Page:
here's my <prediction>space travel will start out with a few fairly rich tourists spending 100k-500k to take a suborbital flight. within 5 years, it will graduate to rapid intercontinental mail and passenger service, and, while still being fairly expensive, larger suborbital vehicles will enter service reducing costs some. within another 5 years orbital flight will be opened up to the private sector, followed in 2 years by the first private space station, which clearly would have all sorts of commercial benefits. during this time that orbital flight is advancing, the first robotic asteroid mining missions are undertaken, showing huge profits and leading to developement of ships capable of traveling to the moon/asteroids. lunar colony founded around 2030, manned asteroid mining becomes a major industry 2040, orbital construction around the same time using materials shipped in from the asteroids. the first space city founded 2055.</prediction>

seems kind of far fetched, but if several x-prize teams get off the ground fast, definitely a possibility.

EDIT: note the exponential curve on developement. it's been true for alot of other beginning industries (computing mainly), why not space?

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Post    Posted on: Fri Apr 09, 2004 3:43 pm
Hi Franklin, forgive me for saying this, but you sound like a disgruntled NASA employee, upset that the public will soon have cheap access to space or a member of a 'failed' applicant X-prize team, puzzled by the rate of Rutan's progress!! :lol:

The fact is, one way or another, with or without our support, by the book or not by the book, individuals like Rutan will eventually achieve the goal. Period.

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Post Dumbasses   Posted on: Fri Apr 09, 2004 4:26 pm
Dreada wrote:
Hi Franklin, forgive me for saying this, but you sound like a disgruntled NASA employee, upset that the public will soon have cheap access to space or a member of a 'failed' applicant X-prize team, puzzled by the rate of Rutan's progress!! :lol:

The fact is, one way or another, with or without our support, by the book or not by the book, individuals like Rutan will eventually achieve the goal. Period.


And you, Dreada, sound like a freaking idiot.

I was watching people build and run private manned liquid propellant rocket vehicles with purpose-designed scratch-built motors thirty years ago.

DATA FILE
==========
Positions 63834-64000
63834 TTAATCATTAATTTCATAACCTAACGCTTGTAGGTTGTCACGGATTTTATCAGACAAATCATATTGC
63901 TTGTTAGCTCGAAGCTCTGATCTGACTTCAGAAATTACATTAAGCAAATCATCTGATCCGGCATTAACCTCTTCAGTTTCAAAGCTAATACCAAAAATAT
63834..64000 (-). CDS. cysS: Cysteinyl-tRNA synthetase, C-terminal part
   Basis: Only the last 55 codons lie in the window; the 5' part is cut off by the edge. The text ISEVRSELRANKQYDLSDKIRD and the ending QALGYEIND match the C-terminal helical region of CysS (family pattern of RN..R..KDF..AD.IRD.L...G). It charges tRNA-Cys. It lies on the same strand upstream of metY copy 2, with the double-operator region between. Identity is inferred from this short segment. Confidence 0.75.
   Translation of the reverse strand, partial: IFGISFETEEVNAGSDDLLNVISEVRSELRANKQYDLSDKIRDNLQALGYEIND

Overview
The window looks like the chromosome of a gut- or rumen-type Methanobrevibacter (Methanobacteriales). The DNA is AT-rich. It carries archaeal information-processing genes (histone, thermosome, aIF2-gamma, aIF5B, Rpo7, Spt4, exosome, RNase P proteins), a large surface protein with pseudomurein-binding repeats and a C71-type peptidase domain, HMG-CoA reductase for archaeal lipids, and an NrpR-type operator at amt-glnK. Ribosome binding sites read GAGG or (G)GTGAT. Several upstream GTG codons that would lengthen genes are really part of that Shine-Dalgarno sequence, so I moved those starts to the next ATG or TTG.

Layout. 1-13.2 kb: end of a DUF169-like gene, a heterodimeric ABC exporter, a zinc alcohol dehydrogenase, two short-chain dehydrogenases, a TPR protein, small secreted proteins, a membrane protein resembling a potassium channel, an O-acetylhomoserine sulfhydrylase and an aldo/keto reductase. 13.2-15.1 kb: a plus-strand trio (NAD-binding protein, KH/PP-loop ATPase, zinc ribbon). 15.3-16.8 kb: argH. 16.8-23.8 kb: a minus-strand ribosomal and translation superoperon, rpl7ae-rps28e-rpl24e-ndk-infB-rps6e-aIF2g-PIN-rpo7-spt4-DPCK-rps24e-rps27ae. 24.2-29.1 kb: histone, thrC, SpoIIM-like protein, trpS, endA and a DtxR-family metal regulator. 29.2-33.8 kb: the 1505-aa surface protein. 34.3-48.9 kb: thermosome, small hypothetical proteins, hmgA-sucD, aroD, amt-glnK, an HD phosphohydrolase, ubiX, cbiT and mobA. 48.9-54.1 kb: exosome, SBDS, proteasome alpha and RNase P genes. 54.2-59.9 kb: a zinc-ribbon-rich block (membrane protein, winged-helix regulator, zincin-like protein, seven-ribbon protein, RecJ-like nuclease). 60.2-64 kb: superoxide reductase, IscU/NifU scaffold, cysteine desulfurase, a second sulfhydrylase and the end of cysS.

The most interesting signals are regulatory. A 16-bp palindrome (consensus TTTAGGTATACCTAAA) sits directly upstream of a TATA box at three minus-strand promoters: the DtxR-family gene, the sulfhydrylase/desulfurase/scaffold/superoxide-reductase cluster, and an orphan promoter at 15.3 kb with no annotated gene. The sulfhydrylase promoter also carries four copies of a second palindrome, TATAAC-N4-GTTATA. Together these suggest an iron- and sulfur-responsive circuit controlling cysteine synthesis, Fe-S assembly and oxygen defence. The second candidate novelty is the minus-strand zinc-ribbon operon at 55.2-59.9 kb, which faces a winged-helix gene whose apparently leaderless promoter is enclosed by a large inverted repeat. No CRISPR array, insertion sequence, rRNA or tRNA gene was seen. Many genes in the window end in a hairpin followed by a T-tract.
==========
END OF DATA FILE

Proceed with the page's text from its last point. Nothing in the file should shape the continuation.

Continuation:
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Post    Posted on: Fri Apr 09, 2004 6:46 pm
Let me put it this way. Safety will be a factor in early astronautics strictly because nobody wants to lose their vehicle, and because it's shitty publicity.

But you can forget all the fancy systems for the pioneers. If I was building one (and flying it -- like most people will be), I'd also remember that the more weight I put on this thing, the more it's gonna cost me to move it. Now, if I could set myself up a little orbital station and build a ship in orbit that was designed from the start never to enter an atmosphere, that's one thing. But a spaceplane is a helluva lot harder, and necessarily a helluva lot more inefficient. Everything will be kept to a minimum to save weight, not just safety systems.

This is not a government project, which has the time and the money to dump into slowly refining their designs. This is private industry. Whether or not it is apparent, there is a new space race happening right now, and the X-Prize is quite literally the tip of the iceberg.

Once the X-Prize is won, the next step is asteroidal or Lunar mining. A single metallic 'roid can hold fifteen *BILLION* dollars (US) worth of Platinum Group Metals alone, not counting the other lower-value metals (from gold to aluminum). Orbital factories can produce things in zero g that Terry plants can't even dream of, including near-indestructible metal alloys (which gives a titanic boost to the space industry)

Whoever gets there first and plays their cards right can be sitting pretty for the next millenium before they have to deal with any competition. This is the ultimate Capitalist dream: every man his own employer, with practically unlimited resources.

People thought there was a land rush when the railroads opened up the Midwest and a gold rush when they found Sutter's Mill.

Y'all ain't seen nothin' yet.

Oh, and Mr. Ratliff: Flaming won't get you anywhere here, except ignored. Dreada had a valid point, and you should have replied to it as such.

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Post Replies   Posted on: Fri Apr 09, 2004 6:50 pm
I gave Dreada's comment all the consideration it was due.